Is Distributed Commerce About to Have its Moment?
TikTok shopping is a great example of “Distributed Commerce’’ and it seems to be gaining traction in a way that previous efforts have not (more on those below). While it is too early to tell if its momentum will continue, we suspect that recent advances in AI might be the key to making distributed commerce live up to the hype. If AI can really identify the exact right product at the point of inspiration (which it seems to be doing more effectively every day), shoppers may not ever need to visit a shop to make a purchase.
First…What is Distributed Commerce?
Distributed commerce is the concept of meeting customers where they are and allowing shoppers to buy at the point of inspiration rather than forcing them to purchase only on a traditional e-Commerce website or by visiting a physical storefront. Fundamentally, distributed commerce lowers conversion friction by minimizing steps in the journey to purchase.
But where exactly is the point of inspiration? Often it happens in places of community, discovery, and play. Visual artboards and social media communities like Pinterest, Instagram, and TikTok often motivate unexpected interest in the purchase of a product. Outside of traditional social media, other platforms including music apps (e.g. Spotify), video games (e.g. Roblox), and news media and publications can spur the desire to purchase related goods, both physical and digital.
Wait — Haven’t We Tried This In The Past??
Distributed commerce isn’t new conceptually, and after some false starts, appears to finally be regaining steam. Instagram launched a shopping feature way back in 2016 and others followed suit but ultimately shuttered those efforts after a year or two of effort. In the following years, Instagram’s attempt to integrate shopping as a core function in various attempts (shopping tab, through stories, live shopping, storefronts, etc). has been pointed to as a popular failure because it doesn’t make a significant difference for brands and underwhelms consumers with a lack of product information and reviews.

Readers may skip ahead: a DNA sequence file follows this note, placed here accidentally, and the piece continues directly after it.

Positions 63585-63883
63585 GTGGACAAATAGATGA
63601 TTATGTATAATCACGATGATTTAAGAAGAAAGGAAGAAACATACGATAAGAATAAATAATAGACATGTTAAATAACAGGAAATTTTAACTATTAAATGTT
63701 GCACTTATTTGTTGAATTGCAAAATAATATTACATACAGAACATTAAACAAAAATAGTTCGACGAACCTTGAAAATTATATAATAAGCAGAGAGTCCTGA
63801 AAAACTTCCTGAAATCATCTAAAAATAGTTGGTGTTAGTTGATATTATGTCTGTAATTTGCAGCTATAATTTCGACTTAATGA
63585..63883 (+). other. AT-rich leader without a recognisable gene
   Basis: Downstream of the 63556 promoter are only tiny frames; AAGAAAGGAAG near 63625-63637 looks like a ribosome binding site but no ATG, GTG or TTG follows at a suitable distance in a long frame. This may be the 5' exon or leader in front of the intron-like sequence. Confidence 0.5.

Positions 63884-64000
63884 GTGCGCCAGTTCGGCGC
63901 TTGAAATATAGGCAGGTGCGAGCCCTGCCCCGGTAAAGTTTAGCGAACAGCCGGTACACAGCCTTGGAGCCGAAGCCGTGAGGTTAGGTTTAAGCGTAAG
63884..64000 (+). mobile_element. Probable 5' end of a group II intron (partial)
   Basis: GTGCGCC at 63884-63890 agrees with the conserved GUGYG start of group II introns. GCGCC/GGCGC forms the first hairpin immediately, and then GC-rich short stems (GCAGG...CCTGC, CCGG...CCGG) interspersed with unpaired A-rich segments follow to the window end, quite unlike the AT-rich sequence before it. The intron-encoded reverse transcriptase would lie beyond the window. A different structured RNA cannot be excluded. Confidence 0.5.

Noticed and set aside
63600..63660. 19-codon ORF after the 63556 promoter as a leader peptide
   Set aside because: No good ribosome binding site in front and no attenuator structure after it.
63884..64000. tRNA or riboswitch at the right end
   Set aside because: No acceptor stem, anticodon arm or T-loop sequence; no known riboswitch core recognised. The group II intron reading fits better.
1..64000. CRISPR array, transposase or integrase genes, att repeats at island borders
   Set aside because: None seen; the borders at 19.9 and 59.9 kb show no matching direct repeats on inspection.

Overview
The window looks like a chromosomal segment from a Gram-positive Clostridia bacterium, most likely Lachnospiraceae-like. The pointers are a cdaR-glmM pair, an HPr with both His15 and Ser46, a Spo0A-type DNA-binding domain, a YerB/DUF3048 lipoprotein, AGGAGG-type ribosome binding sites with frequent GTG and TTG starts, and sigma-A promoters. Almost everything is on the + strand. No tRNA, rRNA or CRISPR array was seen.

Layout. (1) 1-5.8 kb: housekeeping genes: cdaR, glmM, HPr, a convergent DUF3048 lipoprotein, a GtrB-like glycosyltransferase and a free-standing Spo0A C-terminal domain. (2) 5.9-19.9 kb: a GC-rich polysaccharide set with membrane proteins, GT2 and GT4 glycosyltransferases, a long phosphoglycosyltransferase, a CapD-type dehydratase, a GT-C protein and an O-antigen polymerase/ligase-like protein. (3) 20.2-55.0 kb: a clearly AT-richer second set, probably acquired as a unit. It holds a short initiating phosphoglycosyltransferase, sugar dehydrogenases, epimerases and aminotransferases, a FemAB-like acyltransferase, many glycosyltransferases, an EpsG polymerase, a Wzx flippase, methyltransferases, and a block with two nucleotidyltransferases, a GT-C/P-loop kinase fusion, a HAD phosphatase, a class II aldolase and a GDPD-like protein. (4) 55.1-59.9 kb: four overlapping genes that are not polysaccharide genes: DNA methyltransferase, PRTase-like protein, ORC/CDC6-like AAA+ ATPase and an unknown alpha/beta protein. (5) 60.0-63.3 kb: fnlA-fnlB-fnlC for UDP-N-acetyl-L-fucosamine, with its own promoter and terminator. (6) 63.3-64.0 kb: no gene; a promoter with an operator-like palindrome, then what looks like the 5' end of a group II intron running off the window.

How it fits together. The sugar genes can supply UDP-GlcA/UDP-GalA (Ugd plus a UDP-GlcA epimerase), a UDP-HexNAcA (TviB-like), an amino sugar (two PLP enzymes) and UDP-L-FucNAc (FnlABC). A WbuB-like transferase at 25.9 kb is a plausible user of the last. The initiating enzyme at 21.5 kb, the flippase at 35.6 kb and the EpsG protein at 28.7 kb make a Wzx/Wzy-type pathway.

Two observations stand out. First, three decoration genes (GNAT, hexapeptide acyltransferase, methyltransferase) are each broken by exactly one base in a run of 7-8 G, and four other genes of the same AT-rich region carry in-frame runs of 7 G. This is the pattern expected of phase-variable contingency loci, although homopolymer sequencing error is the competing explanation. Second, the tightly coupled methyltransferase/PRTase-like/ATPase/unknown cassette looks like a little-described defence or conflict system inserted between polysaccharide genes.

That being said, TikTok seems to be on to something with its launch of shopping features recently. Historically, one of the challenges with social media delivering successful distributed commerce experiences is the accuracy it needs to deliver. For example Instagram has proven its success at helping brands acquire new customers through targeted marketing. Distributed commerce and the ability to convert in app requires much more specificity and nuance. The app has to identify more than just what customers fit a specific brand’s target market — it has to surface the perfect one item that a customer would be likely to buy on the spot. And on top of that, it has to have integrations that pull in real-time from the retailer in order to verify that that particular item is actually in stock and able to be sold and shipped to the customer.
TikTok’s algorithm for surfacing relevant content and items has proven so well that hashtags like #tiktokmademebuyit are now the normal for social shopping. Consistently, TikTok is able to target customers with the exact perfect product that they are willing to buy. Capitalizing on this momentum, TikTok launched a Shop feature, which seems to be the only social player that has gained momentum within its own native app The company is currently doing run rate of over $1B in GMV on the platform annually (vs. an annual run rate of around $200M-$300M in June), and hopes to get to annual run rate of $3.5B by the end of 2023. As TikTok’s shopping gains momentum, we believe there is opportunity for other players to effectively utilize a distributed commerce model as well.
What is So Hard About Distributed Commerce?
As described briefly above, there are a number of technical and user experience challenges that have (and continue to make) distributed commerce hard to get right. These challenges include:
Accurately representing real-time inventory at the point of inspiration
While product images and descriptions are typically relatively static in nature and can be easily pulled into the point of discovery, maintaining real-time inventory availability is more complicated.